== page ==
Tiger puffer (T. rubripes) was introduced to China from Japan (Lin and Huang 2007). To meet increasing demand for pufferfish, China began large-scale artificial breeding of pufferfish in the 1990s. An annual output of about 4000 tonnes of T. rubripes, which was introduced from Japan to China (Lin and Huang 2007) is exported to Japan and South Korea. Additionally, an annual output of about 6000 tonnes of T. obscurus was also produced for export in China. Pufferfishes are still landed in China, mostly in Zhejiang, Fujian, Guangdong and other places. Nationwide, the total output of pufferfish is now around 20,000 tonnes per year (Ma et al. 2011).
This species has experienced population declines in parts of its range from harvesting, however, this is not inferred to reach thresholds for a threatened category.
Takifugu xanthopterus may be threatened by coastal habitat degradation and overfishing in parts of its range.
Genetic effects of cultured fish on natural populations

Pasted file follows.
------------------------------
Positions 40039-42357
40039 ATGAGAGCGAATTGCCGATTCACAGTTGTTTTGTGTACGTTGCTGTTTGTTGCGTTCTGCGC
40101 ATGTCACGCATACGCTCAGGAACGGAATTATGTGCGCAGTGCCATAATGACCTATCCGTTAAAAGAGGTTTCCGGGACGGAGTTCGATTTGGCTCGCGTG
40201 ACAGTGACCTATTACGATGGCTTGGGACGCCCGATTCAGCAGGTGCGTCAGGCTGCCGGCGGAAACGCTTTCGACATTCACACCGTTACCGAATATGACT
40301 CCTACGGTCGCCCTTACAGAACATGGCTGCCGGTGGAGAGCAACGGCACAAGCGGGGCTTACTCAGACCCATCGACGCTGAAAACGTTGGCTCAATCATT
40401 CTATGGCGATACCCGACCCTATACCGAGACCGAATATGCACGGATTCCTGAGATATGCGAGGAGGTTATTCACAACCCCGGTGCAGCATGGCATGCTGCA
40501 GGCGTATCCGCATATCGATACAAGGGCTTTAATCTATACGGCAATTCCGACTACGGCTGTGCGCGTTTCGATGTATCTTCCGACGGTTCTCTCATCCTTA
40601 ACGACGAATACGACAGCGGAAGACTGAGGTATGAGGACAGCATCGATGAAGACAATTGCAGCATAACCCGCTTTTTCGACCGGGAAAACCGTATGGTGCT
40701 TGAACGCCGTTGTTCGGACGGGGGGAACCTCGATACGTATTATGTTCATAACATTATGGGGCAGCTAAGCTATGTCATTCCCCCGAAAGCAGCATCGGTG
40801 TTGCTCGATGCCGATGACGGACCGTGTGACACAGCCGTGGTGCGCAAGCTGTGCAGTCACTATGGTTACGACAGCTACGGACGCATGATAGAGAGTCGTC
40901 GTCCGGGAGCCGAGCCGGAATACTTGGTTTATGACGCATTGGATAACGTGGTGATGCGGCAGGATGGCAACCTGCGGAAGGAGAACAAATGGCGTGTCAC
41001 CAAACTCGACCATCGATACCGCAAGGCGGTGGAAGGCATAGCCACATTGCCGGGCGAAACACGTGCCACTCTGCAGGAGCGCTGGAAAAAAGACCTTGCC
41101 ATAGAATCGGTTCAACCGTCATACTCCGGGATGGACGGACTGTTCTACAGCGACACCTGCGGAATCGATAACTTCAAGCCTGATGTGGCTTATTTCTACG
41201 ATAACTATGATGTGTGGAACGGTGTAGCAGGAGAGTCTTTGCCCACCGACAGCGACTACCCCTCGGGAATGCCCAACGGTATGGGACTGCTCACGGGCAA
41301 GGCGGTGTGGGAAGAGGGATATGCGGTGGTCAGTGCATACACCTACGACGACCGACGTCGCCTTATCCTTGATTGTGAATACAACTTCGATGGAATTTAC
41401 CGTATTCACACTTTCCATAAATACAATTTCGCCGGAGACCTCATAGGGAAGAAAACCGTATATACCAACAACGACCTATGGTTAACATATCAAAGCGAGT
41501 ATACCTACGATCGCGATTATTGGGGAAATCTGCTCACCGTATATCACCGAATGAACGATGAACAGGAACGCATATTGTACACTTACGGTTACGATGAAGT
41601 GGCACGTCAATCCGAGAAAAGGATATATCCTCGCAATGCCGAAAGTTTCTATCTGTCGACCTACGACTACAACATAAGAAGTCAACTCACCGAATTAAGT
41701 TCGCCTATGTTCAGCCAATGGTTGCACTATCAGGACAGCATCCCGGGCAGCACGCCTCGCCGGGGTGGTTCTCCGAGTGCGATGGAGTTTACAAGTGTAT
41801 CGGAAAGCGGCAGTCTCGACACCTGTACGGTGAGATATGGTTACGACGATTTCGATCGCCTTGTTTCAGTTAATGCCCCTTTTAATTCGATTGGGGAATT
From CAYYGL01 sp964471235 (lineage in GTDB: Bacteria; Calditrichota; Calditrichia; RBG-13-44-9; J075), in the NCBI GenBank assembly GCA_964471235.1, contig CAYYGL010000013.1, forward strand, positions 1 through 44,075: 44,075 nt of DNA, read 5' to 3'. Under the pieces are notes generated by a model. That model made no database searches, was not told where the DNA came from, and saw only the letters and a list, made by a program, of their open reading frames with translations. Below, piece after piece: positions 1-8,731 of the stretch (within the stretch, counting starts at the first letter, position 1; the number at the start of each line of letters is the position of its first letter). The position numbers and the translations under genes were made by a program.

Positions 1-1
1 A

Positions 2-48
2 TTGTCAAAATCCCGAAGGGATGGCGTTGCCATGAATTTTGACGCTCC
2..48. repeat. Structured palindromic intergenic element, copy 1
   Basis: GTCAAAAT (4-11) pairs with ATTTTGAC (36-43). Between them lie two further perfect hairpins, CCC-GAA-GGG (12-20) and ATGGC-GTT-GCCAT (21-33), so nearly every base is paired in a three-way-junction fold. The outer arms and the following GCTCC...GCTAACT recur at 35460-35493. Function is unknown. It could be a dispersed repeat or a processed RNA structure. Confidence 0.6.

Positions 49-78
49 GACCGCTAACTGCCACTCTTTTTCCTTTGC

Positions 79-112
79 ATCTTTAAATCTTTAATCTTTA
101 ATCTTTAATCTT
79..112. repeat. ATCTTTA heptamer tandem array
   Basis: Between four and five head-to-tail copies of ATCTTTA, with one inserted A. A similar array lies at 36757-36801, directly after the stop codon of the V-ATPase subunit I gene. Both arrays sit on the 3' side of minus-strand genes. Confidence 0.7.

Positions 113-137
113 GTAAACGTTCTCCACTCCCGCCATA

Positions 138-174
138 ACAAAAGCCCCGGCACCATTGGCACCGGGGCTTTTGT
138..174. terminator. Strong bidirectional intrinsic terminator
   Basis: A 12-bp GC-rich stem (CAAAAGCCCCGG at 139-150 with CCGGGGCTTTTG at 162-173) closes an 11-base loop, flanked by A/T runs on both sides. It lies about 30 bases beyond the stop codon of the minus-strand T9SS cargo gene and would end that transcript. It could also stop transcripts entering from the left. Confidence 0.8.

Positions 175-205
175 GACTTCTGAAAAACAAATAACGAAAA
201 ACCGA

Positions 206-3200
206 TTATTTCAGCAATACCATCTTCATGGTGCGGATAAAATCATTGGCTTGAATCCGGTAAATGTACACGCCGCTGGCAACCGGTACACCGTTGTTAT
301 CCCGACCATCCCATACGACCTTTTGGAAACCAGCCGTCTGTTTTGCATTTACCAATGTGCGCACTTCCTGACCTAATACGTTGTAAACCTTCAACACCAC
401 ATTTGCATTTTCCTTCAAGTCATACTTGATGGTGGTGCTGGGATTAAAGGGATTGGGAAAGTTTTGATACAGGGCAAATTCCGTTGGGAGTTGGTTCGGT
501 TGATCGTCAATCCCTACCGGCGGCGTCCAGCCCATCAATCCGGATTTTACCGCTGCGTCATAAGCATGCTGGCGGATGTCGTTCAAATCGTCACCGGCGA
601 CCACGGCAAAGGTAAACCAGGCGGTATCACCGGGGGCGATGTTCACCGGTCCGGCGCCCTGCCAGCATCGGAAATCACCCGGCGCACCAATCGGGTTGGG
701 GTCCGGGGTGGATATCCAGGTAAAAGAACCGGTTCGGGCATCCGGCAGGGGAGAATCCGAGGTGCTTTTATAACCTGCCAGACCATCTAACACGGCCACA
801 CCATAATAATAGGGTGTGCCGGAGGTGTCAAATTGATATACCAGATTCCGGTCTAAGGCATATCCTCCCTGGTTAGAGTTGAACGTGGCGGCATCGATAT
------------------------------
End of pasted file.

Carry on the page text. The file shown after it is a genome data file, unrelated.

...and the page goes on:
Regional threats: environmental degradation and over-fishing
There are no known species-specific conservation measures in place for Takifugu xanthopterus. However, it is possible that management efforts aimed at sustaining T. rubripes fisheries have benefited T. xanthopterus.
In order to sustain fisheries of the East China Sea, the government of China has implemented a number of management and conservation measures. These include establishing a prohibited-fishing zone along the 5 m depth contour, the establishment of seventeen national nature reserves and five special marine protected areas, the creation of fishery protected areas which are annually closed to trawling, and summer closed-fishing area, which prohibit trawling and have been extended to the South China sea, Yellow Sea, and Bohai Sea (Cheng et al. 2007).
Extinction Risk Assessment
|Citation:||Lyczkowski-Shultz, J., Leis, J.L., Jing, L., Hardy, G., Liu, M. & Matsuura, K. 2014. Takifugu xanthopterus. The IUCN Red List of Threatened Species 2014: e.T21343A2775508. http://dx.doi.org/10.2305/IUCN.UK.2014-3.RLTS.T21343A2775508.en . Downloaded on 10 October 2015.|